(The couple has a faint memory of the wedding. Generally a wife has a lot to say about the wedding arrangements as the bride's party has a big role to play in it. But Sheila's recollections are sketchy.)

The marriage opened to Shiela the doors to a world of more freedom.

Superintendent Ernie Silva took his bride first to Haggala Estate, Haggala.

After eighteen years there, they shifted to Dartry Estate, Gampola. Twelve years were spent at Yulifield in Hatton, and then they moved to Gonapitiya Estate at Mathurata, Nuwara Eliya which was home until retirement.

Their three sons Lalaka, Dilan and Anush were boarded at St. Anthony's College, Kandy and their only daughter, the youngest was given her education at St. Bridget's Convent, Colombo. The absence of the children (who came home during the school holidays) made Shiela quite bored. But her business instincts compensated.

The wide green pastures of the tea plantation area gave enough nourishment to her entrepreneurial dream - and to her cattle and poultry. And the enterprising planter-wife who loved to read up on cookery and agriculture, one day accidentally found a recipe for cottage cheese. So she tried it. After a string of successful experiments she managed to find a market for her cheese. Shiela's "Cheerful Cheese'' had a big demand from each and every hotel and resort in Colombo, especially during the closed economy.

Her diligent enthusiasm and knowledge in agriculture brought her many opportunities. The FAO (Food and Agriculture Organization) of the UN offered her a six-months course in Bangkok to get herself qualified for mushroom growing. Once she returned, the FAO offered her a Consultant post to popularise the mushroom industry in Sri Lanka.. The Mushroom Industry today in Sri Lanka owes it to this woman.

Shiela also took over a voluntary post to be in-charge of three families of ancestral Brass-workers at Nattarampota. Her duty was to help them catch the local and international market. It marked another milestone in her life.

Both of them encouraged each other in their pursuits, and that seems to have tied their marriage knot stronger. "Understanding each other is the most important thing in marriage," says Ernie.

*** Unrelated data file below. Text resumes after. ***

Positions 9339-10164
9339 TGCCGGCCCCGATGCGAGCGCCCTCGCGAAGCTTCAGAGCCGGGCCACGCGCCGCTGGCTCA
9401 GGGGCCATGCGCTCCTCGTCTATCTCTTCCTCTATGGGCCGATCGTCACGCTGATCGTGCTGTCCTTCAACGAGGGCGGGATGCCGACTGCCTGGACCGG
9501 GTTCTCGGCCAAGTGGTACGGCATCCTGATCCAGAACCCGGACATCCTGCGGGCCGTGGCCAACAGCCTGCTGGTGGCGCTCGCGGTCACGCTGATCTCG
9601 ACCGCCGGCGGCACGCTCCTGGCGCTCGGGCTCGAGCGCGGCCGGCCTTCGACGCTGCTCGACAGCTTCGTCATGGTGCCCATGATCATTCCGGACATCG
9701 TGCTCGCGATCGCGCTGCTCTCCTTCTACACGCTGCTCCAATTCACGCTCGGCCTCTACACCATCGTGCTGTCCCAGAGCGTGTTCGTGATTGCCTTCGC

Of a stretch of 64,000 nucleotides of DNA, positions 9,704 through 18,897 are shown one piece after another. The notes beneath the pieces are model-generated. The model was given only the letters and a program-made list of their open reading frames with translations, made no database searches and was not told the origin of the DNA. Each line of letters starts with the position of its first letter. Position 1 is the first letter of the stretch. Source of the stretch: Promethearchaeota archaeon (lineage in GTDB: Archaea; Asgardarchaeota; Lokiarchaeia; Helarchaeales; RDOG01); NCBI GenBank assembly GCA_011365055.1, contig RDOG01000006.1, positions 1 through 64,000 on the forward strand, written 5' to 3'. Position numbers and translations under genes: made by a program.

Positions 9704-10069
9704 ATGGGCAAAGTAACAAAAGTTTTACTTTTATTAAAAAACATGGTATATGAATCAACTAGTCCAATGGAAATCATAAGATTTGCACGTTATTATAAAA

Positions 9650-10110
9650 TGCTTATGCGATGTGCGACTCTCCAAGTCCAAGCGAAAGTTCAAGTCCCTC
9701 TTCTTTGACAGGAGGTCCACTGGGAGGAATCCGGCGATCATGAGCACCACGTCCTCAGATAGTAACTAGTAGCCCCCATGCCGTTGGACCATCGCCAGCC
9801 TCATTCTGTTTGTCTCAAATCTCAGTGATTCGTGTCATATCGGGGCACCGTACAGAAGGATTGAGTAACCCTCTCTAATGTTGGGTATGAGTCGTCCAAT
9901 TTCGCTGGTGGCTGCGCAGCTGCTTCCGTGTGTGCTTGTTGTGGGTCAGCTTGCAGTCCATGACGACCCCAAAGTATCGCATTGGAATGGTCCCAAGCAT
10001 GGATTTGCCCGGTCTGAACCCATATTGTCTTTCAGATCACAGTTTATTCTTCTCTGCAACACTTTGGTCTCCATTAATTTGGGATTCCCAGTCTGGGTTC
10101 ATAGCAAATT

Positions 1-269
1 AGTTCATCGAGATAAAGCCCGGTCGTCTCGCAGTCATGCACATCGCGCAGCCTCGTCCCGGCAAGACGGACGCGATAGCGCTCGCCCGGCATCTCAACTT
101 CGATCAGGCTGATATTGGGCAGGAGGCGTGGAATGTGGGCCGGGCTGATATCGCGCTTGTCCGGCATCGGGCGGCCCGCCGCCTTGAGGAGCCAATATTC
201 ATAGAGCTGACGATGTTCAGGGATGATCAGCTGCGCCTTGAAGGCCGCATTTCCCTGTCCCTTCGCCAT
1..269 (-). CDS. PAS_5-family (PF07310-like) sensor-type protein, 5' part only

"But, also at times you have to be a little deaf as well, if you want to lead a good marriage," he jokes.

"Eh! Do you know child generally I don't like him," sneers back Shiela.

"But we love each other," says she, lowering the tone. "We do argue, but the next moment we become friends again." "Marriage is a give and take business. Also, if you can find your partner in the same community and same religion, you tend to face less problems in later years of your marriage," stresses Ernie.

Although Ernie captained St. Joseph's at athletics he didn't have much enthusiasm for sport once he became a planter. Instead he enjoyed his work.


And work became his pastime. But both the hubby and wife loved social life and social service. Ernie pioneered Hatton's pipe borne water service in the early 1980s. Shiela started her most stable business venture in 25 years back in the printing sector - Lakfoil (Pvt) Ltd at Bloemendhal Road, Kotahena which pioneered gold letter printing in Sri Lanka.

"Printing was in my blood. My elder brother Lucien was handling our family printing business - 'Perera and Sons'. After his unfortunate death which occurred early in his life, his wife and children have been running it. I began Lakfoil at Kotahena. And today, my son, Dilan runs a branch at Dehiwala.

After Ernie retired from work we formed 'Lakfoil Guilds Printers' at Kotahena as he needed something to keep himself occupied,"..

"We faced the plusses and minuses of life together. Marriage is a sacrifice. Face it carefully," was the duo's, message, easily conveyed.



Gamin Gamata - Presidential Community & Welfare Service